Tag Archives: Ecosystem

Combating invasive species

Combating invasive species

Outline of the Community (European Union) legislation about Combating invasive species


These categories group together and put in context the legislative and non-legislative initiatives which deal with the same topic.

Environment > Protection of nature and biodiversity

Combating invasive species

Document or Iniciative

Communication from the Commission to the Council, the European Parliament, the European Economic and Social Committee and the Committee of the Regions of 3 December 2008 – Towards an EU strategy on invasive species [COM(2008) 789 final – Not published in the Official Journal].


Invasive species are animal or plant species that have become established in areas that are not their normal habitat and have become a threat. These non-native species may cause serious damage to ecosystems, crops, disrupt local ecology, impact human health and produce serious economic effects.

The main vectors introducing invasive species are directly or indirectly related to trade and transport. Climate change and the deterioration of natural habitats foster their spread. At present, the European Union (EU) has no specific instrument to tackle this issue.

At international level, a three-stage approach has been adopted by the Commission, which recommends measures based on:

  • prevention, to limit introductions resulting from trade which, in particular, necessitates stronger border controls;
  • early detection and rapid eradication which require monitoring and early warning programmes;
  • control and/or confinement if the invasive species is already established, as well as the implementation of coordinated action.

The legislation in force, particularly the plant health Directive, animal health legislation and the CITES Regulation, and a number of programmes already provide instruments to tackle the threat constituted by invasive species. However, coverage of the problem is still partial and does not enable coordinated implementation to take place.

Four strategic options can be envisaged to tackle the problem of invasive species in the EU:

  • business as usual: if no steps are taken, invasive species will continue to establish themselves and an increase in ecological, economic and social consequences is to be expected, as well as an increase in costs;
  • maximising existing instruments and voluntary measures: legal requirements would remain unchanged but stakeholders would consciously choose to tackle the problem of invasive species under the legislation in force. The Commission stresses however that the level of response may vary considerably from one Member State to another;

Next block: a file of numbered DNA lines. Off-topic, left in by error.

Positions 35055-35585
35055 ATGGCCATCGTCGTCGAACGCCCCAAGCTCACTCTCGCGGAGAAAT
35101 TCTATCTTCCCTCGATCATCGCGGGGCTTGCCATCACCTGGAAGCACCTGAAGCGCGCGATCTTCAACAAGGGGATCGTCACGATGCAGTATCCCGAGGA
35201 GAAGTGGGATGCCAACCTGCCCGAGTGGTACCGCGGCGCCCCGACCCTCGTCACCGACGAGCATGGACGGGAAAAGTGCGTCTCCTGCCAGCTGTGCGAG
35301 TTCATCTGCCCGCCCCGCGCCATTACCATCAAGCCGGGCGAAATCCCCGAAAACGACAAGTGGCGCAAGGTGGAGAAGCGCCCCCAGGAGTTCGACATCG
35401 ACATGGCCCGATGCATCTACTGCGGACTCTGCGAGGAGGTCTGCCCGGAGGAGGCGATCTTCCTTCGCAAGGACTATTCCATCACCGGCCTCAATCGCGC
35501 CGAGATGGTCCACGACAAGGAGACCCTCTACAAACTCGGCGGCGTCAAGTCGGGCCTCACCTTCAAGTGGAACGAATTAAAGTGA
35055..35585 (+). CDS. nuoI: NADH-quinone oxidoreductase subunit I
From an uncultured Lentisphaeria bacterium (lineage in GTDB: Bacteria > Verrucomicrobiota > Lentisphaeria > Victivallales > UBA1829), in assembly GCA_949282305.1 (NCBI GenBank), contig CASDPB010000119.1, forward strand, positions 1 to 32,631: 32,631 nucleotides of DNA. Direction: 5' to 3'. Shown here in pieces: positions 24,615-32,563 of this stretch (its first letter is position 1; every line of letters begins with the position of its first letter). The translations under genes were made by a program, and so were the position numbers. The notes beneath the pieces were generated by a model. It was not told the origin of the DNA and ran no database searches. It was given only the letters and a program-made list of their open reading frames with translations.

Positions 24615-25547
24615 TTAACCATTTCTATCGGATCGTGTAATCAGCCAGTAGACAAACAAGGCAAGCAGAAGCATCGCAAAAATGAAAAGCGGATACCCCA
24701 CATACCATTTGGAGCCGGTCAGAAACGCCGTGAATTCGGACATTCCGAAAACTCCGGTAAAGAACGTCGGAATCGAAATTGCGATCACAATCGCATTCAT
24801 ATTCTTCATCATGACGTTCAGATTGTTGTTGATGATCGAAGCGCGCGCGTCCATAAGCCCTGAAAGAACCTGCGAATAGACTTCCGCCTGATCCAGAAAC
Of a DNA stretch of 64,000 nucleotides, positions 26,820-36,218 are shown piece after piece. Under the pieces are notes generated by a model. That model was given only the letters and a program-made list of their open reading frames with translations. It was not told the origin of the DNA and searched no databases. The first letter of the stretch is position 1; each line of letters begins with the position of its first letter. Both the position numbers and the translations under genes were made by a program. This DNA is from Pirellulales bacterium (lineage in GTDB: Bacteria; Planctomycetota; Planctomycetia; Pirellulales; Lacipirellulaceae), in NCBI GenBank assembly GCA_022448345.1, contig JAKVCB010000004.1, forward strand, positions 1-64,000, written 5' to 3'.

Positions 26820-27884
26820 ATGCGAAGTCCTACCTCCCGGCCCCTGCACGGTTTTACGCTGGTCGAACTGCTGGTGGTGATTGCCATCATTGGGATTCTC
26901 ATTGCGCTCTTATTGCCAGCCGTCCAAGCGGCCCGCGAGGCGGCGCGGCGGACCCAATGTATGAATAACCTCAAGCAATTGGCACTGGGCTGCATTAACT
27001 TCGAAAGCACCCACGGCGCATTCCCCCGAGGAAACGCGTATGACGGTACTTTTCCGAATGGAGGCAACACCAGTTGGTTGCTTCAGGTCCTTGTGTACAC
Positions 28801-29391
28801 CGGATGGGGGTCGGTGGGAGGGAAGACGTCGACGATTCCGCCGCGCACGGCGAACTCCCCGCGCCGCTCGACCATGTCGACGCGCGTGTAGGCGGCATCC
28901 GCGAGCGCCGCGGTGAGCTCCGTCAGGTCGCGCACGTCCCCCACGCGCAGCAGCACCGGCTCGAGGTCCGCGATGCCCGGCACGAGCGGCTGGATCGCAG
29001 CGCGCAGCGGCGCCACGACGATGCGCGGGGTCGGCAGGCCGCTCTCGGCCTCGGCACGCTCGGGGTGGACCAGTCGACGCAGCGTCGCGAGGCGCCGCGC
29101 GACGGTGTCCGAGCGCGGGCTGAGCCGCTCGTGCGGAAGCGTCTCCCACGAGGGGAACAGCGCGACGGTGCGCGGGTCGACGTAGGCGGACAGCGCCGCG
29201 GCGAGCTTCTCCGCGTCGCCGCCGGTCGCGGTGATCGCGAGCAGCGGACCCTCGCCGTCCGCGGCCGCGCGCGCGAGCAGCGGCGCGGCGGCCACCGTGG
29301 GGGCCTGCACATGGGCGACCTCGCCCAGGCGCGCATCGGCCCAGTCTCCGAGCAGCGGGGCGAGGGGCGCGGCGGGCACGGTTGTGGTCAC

• adapted existing legislation: a similar option to the above, but including the amendment of existing legislation on plant/animal health to cover a broader range of potentially invasive species;
  • the creation of a specific Community instrument: this option would in particular include an obligation for Member States to carry out border controls and to exchange information on invasive species. The Commission considers that this option would be the most effective.

Several horizontal issues related to invasive species should also be tackled. It is therefore important to build a sense of responsibility amongst citizens, authorities and industries with regard to the problem, to intensify research in order to gain a better understanding of the risks and to undertake bilateral action with third countries, in particular under development policy.


Combating invasive species forms part of the Action Plan for biodiversity which recognises the necessity to prepare a comprehensive strategy at EU level to reduce their impact on biological diversity in Europe. The Commission intends to present such a proposal in 2010.

Biodiversity strategy for 2020

Biodiversity strategy for 2020

Outline of the Community (European Union) legislation about Biodiversity strategy for 2020


These categories group together and put in context the legislative and non-legislative initiatives which deal with the same topic.

Environment > Protection of nature and biodiversity

Biodiversity strategy for 2020

Document or Iniciative

Communication from the Commission of 3 June 2011, entitled: “Our life insurance, our natural capital: an EU biodiversity strategy to 2020” [COM(2011) 244 final – Not published in the Official Journal].


This strategy aims to halt the loss of biodiversity and the degradation of ecosystems in the European Union (EU) by 2020, by identifying six priority targets.. This strategy is an integral part of the Europe 2020 strategy, and, in particular, of the flagship initiative entitled “A resource-efficient Europe”.

Target 1: conserving and restoring nature

The EU must ensure better application of Directives “Birds” and “Habitats”. These two Directives constitute the backbone of EU biodiversity policy. They have achieved some good results so far, such as the creation of Natura 2000, the world’s largest network of protected areas, covering over 750 000 km2.. However, progress is still insufficient in terms of reaching a favourable conservation status of all habitats and species of European importance. In order to achieve the first target of this strategy, Member Sates must ensure better application of existing legislation. In particular, they must manage and restore the Natura 2000 sites by investing the necessary resources. These actions would contribute towards halting biodiversity loss and restoring biodiversity by 2020.

Target 2: maintaining and enhancing ecosystems and their services